Cost-effectiveness of buprenorphine–naloxone versus extended-release naltrexone to prevent opioid relapse
Diabetes Mellitus, Type 2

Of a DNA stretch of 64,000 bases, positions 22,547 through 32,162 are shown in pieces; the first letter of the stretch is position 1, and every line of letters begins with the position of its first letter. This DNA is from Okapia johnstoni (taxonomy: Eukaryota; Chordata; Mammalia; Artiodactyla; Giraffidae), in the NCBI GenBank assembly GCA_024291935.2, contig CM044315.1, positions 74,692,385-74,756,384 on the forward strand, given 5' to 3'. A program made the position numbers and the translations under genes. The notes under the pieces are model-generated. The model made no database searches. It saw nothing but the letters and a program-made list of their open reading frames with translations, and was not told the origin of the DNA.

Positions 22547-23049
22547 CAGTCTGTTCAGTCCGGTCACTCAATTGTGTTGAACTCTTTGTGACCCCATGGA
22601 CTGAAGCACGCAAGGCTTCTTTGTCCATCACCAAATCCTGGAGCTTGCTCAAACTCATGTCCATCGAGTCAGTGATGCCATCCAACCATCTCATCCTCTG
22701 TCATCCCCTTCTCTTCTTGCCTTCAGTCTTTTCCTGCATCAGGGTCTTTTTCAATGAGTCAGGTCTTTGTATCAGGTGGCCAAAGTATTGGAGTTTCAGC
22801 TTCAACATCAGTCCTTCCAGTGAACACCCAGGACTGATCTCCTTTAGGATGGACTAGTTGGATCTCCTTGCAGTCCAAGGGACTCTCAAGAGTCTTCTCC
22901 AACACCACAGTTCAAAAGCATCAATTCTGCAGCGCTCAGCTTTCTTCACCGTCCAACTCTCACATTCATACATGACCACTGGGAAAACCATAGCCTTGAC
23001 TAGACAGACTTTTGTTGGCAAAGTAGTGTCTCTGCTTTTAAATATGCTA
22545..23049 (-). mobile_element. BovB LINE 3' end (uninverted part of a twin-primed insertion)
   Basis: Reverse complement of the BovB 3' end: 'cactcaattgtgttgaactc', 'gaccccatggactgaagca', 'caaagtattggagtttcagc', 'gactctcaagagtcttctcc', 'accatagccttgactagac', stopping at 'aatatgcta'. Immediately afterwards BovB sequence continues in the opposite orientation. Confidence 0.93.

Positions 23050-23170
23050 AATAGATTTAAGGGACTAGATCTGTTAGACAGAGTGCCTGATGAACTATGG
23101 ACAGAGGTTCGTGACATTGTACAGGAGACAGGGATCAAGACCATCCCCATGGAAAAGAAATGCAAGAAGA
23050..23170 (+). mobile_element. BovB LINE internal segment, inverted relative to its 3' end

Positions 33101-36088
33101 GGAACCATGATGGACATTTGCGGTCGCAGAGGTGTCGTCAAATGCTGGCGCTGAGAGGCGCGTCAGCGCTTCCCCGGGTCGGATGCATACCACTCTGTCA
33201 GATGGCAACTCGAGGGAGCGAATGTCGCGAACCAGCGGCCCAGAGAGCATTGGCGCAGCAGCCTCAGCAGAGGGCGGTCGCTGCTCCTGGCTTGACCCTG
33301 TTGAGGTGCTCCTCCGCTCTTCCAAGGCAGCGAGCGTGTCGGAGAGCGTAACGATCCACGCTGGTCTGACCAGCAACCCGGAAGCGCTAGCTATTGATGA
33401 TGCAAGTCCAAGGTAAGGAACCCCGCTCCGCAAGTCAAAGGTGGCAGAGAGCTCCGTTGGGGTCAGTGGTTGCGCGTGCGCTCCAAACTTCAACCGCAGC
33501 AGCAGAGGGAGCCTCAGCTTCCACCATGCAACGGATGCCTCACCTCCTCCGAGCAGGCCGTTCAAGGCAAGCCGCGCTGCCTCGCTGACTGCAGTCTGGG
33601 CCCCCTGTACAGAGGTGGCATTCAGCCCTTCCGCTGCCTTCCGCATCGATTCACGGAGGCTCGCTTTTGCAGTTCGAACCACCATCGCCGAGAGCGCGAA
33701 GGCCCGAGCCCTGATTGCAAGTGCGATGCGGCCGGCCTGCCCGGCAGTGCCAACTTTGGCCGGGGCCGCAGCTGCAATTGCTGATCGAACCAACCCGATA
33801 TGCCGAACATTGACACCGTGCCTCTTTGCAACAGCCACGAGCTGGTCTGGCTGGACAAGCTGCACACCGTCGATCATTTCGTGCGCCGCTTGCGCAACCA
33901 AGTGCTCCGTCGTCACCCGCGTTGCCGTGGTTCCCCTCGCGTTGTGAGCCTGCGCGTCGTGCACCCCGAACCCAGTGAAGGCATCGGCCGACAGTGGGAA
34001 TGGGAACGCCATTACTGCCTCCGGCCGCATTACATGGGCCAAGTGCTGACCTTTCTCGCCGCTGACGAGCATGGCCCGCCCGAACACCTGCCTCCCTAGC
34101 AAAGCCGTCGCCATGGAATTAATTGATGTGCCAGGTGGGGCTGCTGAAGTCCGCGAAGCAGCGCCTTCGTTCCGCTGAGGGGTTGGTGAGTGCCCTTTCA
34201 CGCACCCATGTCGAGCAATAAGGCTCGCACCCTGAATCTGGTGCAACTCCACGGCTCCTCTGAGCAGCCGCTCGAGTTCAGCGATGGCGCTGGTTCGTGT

© 2019 American College of Physicians Background: Not enough evidence exists to compare buprenorphine–naloxone with extended-release naltrexone for treating opioid use disorder. Objective: To evaluate the cost-effectiveness of buprenorphine–naloxone versus extended-release naltrexone. Design: Cost-effectiveness analysis alongside a previously reported randomized clinical trial of 570 adults in 8 U.S. inpatient or residential treatment programs. Data Sources: Study instruments. Target Population: Adults with opioid use disorder. Time Horizon: 24-week intervention with an additional 12 weeks of observation. Perspective: Health care sector and societal. Interventions: Buprenorphine–naloxone and extended-release naltrexone. Outcome Measures: Incremental costs combined with incremental quality-adjusted life-years (QALYs) and incremental time abstinent from opioids. Results of Base-Case Analysis: Use of the health care sector perspective and a willingness-to-pay threshold of $100 000 per QALY showed buprenorphine–naloxone to be preferable to extended-release naltrexone in 97% of bootstrap replications at 24 weeks and in 85% at 36 weeks. Similar results were obtained with incremental time abstinent from opioids as an outcome and with use of the societal perspective. Results of Sensitivity Analysis: The base-case results were sensitive to the cost of the 2 treatments and the success of randomized treatment initiation. Limitation: Relatively short follow-up for a chronic condition, substantial missing data, no information on patient out-of-pocket and social service costs. Conclusion: Buprenorphine–naloxone is preferred to extended-release naltrexone as first-line treatment when both options are clinically appropriate and patients require detoxification before initiating extended-release naltrexone.
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